Where Marvel’s Agents of S.H.I.E.L.D. is Going Wrong


It seems like nearly everyone is writing pieces about why Marvel’s Agents of S.H.I.E.L.D. is failing, so I thought — as I actually watch and enjoy the show — I might as well wade into the discussion to argue why it’s not.

But while trying to write that defense, I found myself having to throw in an awful lot of caveats like, “Well, Skye’s not great, admittedly” or “tonally it’s all over the place.” So at some point I will offer its defense, but for right now as a mostly satisfied viewer, here are the things I think need some work:

It Should Just Be Called SHIELD

the shield

Look: nobody is going to confuse SHIELD with The Shield, a show that’s been off the air for about 5 years now that was on a different network. And as a title, Marvel’s Agents of S.H.I.E.L.D. both looks and sounds ridiculous. Maybe when it first premiered, we needed a million titular precursors because other than Clark Gregg and Ming-Na Wen, the rest of the main cast consisted of actors with IMDB pages too short to fill a full screen. That’s fine. But now people know what they’re getting and they either like it or they don’t — with or without the official Marvel stamp of approval. So take pity on those of us who want to talk about the show without sounding like assholes.

SHIELD Needs to Find a Tone and Stick With It


The first two episodes of the season weren’t great — they were all over the place stylistically, going from zany cartoon antics to over-the-top violence. It was just too much of everything. The show has mellowed considerably, but we’re still left with the same question: what is this show? Is it mainly an action show with some fun banter? Is it mainly a campy show with some action? Week to week that answer changes.

I actually would love for a TV show to just go full camp in a way that American TV often shies away from. Torchwood, which I strongly suspect is where the bones of this show were stolen from, was far from perfect in its first two seasons, but when it did finally settle on being mostly an action show with some camp, it really came into its own.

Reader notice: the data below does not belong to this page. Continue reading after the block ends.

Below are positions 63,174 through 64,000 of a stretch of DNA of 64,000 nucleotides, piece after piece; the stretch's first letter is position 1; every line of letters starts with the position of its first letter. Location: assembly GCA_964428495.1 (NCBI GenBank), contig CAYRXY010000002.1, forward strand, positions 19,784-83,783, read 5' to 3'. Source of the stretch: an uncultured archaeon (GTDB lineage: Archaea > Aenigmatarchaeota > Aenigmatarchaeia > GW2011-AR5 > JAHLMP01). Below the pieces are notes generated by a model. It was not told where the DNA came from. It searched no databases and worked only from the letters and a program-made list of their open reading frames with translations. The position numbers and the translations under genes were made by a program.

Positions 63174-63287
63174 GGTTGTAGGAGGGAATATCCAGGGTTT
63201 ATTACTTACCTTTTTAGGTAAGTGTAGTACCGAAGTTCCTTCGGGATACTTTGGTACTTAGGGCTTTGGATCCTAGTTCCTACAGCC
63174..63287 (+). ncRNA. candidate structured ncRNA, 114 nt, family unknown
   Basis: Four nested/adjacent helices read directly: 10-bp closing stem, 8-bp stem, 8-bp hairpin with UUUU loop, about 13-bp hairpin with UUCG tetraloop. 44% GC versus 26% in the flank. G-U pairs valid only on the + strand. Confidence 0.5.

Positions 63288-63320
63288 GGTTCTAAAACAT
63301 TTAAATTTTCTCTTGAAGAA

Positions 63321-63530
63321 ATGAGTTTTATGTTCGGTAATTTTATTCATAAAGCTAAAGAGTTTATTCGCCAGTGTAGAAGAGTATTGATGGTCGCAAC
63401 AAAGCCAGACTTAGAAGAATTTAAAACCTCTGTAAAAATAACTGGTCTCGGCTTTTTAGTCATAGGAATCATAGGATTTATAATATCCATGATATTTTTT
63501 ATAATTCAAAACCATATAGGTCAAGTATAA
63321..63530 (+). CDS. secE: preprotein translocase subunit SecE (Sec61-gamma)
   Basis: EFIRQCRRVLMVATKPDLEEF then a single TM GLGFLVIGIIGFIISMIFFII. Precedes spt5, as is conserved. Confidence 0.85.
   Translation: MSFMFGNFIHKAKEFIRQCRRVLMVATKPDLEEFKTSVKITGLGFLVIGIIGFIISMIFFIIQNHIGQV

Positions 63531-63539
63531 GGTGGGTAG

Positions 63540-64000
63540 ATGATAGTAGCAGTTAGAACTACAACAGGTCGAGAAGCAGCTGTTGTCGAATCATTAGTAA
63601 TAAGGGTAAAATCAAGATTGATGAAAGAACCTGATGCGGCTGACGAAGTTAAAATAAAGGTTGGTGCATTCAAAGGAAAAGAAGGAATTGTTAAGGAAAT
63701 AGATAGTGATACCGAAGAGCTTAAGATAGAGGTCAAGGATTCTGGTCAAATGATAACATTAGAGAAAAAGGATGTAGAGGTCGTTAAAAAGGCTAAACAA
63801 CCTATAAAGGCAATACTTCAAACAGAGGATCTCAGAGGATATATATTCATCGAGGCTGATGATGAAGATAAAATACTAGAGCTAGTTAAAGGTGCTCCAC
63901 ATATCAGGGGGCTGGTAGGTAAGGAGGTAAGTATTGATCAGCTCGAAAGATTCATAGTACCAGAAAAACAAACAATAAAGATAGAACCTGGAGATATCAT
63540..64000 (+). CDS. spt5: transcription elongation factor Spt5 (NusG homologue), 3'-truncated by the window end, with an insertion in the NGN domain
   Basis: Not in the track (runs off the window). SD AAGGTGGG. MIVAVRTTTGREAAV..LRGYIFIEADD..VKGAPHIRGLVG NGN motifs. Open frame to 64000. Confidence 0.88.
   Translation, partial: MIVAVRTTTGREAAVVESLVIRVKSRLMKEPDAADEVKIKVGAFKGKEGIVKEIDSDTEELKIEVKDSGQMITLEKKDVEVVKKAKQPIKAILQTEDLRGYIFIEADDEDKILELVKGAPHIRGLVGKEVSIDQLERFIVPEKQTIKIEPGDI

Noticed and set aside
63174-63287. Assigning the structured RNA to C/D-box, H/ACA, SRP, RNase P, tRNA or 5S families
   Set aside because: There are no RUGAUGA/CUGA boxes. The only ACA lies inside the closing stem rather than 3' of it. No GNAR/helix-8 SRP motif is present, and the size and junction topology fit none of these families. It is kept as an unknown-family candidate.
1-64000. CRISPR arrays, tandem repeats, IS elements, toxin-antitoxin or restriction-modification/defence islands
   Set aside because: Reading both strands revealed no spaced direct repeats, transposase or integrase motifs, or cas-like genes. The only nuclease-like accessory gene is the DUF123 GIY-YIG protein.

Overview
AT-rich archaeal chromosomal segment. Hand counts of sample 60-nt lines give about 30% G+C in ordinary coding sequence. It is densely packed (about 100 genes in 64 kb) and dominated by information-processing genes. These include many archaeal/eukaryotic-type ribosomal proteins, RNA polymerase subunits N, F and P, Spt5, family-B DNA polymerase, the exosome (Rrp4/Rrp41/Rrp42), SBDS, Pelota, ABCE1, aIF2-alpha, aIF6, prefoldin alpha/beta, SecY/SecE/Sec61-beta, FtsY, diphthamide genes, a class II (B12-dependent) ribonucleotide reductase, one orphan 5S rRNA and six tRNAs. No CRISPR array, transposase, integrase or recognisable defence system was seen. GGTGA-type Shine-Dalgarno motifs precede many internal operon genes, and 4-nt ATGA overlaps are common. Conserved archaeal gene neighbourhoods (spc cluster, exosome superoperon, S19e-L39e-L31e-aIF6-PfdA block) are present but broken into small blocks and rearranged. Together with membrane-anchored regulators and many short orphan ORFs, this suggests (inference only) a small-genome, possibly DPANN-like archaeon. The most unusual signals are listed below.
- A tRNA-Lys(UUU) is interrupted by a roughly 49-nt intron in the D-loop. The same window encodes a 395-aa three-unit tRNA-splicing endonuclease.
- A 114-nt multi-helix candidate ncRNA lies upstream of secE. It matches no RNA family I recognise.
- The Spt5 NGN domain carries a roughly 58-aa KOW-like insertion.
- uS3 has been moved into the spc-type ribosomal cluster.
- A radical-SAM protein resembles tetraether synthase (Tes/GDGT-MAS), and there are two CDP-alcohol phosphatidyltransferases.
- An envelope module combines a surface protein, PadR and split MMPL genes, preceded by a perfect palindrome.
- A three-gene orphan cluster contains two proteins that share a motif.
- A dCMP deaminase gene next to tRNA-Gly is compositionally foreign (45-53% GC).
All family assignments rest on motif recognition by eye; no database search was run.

Conversely, I think SHIELD would work better if it did the opposite: if they made this feel like some kind of corny retro comic book TV show and just embraced the camp and lowered the stakes. Because at the moment, I’m having a very hard time caring about the spider brain machine that worked on Coulson, or the Clairvoyant, or Skye’s (probably) alien parentage. I’d much rather see ridiculous semi-super villains, or Fitz and Simmons heckle each other in the lab, or any of the characters heckle each other: those are the show’s strongest and most endearing moments, and it needs to focus on them instead of tamping them down or wedging them in-between moments of spine-snapping violence.

Remember That This Isn’t a Joss Whedon Show


Technically, obviously, it is: he’s the executive producer and is rumored to have some say over the scripts, but primarily this show is written and run by the husband and wife team of Jed Whedon and Maurissa Tancharoen. So this criticism goes out more to the audience and the critics: SHIELD isn’t going to be Buffy or Firefly, and it’s not trying to be. It’s a small pet peeve, but when I see people talk about “what Joss Whedon’s doing with SHIELD” I can’t help but feel a little annoyed on behalf of the actual writers. For a couple of reasons: one, again, while Jed Whedon might share some of his brother’s DNA, he is actually an independent human being (his wife even more so) and two, because they are much more junior writers being held up to the level of someone who’s been working in the industry for much, much longer. In other words, they should be allowed a little more leeway than someone who’s been writing, running and producing television and film for two decades.

Finally, Do Something About Skye